Sourcefire's flagship product, FirePOWER, which is based on the open-source Snort intrusion detection system, is acknowledged to be among the best in the industry.

Snort itself is said to be the most widely deployed IDP technology on earth. One of the more interesting products is their Advanced Malware Protection, which analyzes malware attacks and works to predict and prevent even the very worst attacks.

It's this kind of killer, boutique technology that makes companies like Sourcefire so attractive to the big boys.

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Cybersecurity: See Who's On This Latest Hacker Hit List

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A group of mostly Middle East and North Africa based criminal hackers launched a cyber-attack campaign Tuesday that tested the cybersecurity of U.S. government agencies, financial institutions and commercial businesses.

Dubbed OpUSA, the effort is the latest in a string of cyber-attacks on crucial U.S. entities aimed at slowing down or blocking these heavily trafficked sites.

"We see this as a widening in the cyber war front and organizations may require new tactics or technical defenses to defend," Carl Herberger, VP of security solutions at Radware Ltd. (Nasdaq: RDWR) told FOX Business Network.

"We anticipate that today's [Tuesday] attacks will be against high impact targets, including government websites, law enforcement organizations, brand-name entities, financial services organizations and critical infrastructure providers," he added.

The Department of Homeland Security and the FBI warned of the attacks weeks ago.

"The attacks will likely result in limited disruptions and mostly consistent of nuisance level attacks against publicly accessible web pages and possible data exploitation," read an unclassified memo from Homeland Security, first obtained by cybersecurity blog KrebsOnSecurity.com.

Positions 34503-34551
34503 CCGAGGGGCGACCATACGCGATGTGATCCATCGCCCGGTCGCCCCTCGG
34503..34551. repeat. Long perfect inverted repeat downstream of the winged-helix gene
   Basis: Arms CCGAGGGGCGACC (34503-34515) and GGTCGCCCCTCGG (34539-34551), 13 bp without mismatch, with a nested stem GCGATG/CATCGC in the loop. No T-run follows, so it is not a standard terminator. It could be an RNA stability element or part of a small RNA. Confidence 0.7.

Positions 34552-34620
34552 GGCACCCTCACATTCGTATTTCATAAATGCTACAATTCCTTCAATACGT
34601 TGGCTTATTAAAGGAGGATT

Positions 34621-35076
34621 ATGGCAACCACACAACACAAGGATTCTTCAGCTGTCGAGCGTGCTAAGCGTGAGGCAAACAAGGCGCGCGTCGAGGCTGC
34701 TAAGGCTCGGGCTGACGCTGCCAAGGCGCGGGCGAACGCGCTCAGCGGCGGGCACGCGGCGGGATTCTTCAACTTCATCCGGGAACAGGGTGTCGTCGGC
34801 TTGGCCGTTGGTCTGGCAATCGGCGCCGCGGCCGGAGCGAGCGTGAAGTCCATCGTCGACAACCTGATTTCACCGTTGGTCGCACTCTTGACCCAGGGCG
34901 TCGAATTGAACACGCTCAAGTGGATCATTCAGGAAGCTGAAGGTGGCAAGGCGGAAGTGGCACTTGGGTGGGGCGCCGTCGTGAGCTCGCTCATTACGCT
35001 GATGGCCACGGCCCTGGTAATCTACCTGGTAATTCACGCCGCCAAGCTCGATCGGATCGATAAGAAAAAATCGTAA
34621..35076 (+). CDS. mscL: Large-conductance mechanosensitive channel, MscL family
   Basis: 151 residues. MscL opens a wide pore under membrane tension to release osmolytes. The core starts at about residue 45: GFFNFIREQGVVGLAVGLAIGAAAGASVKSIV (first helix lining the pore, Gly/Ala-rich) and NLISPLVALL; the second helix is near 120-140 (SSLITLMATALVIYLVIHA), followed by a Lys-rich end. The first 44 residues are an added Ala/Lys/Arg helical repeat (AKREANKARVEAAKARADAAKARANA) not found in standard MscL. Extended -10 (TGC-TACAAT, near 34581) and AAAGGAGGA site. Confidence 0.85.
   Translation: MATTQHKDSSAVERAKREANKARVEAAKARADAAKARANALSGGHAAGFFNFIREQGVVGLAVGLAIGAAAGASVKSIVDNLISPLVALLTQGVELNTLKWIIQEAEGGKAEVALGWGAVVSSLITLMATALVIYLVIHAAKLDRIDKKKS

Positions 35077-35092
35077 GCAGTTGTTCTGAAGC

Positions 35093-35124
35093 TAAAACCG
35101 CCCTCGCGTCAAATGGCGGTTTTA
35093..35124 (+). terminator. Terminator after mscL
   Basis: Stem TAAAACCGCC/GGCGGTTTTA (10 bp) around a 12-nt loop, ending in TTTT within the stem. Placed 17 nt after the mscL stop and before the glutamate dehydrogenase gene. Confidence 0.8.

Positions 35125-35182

"Independent of the success of the attacks, the criminal hackers likely will leverage press coverage and social media to propagate an anti-US message," the alert said.

Indeed, the story made its rounds in the media, while cybersecurity personnel were on high alert.

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4 Stocks to Buy in the Exploding Cybersecurity Market

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There's a story out of England I heard recently that's one of the most ironic tales of how developments in technology - cybersecurity, in particular - need to be taken more seriously.

The story started in 2009, when 18-year-old Nicholas Webber was arrested for using fraudulent credit card details to pay for a penthouse suite at the Hilton Hotel in Park Lane, Central London.

When police examined Webber's laptop, they found details of 100,000 stolen credit cards linked to losses totaling 16.2 million pounds ($24.6 million)

Turns out Webber ran the Internet crime forum GhostMarket. The site allowed hackers to meet up virtually, create computer viruses and share stolen IDs and private credit card data.

In 2011 Webber was sentenced to five years in prison. Once in prison Webber was allowed to participate in a computer class.

And earlier this year, he hacked the prison computer system.

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The Cybersecurity Investment Opportunity Everyone Is Missing

Internet security With cyber-attacks on U.S. corporations hitting more and more frequently, many investors have already realized that cybersecurity companies have a bright future. But cybersecurity isn't the only business experiencing growth as a result of the rise in cyber-attacks. As the attacks have increased, so have losses, creating an opportunity for insurance companies. The Betterly Report, […]

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How to Invest in Cybersecurity

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More and more companies are asking how to invest in cybersecurity, as the industry looks to be the only area of U.S. defense spending that will escape the looming budget cuts slated for March 1.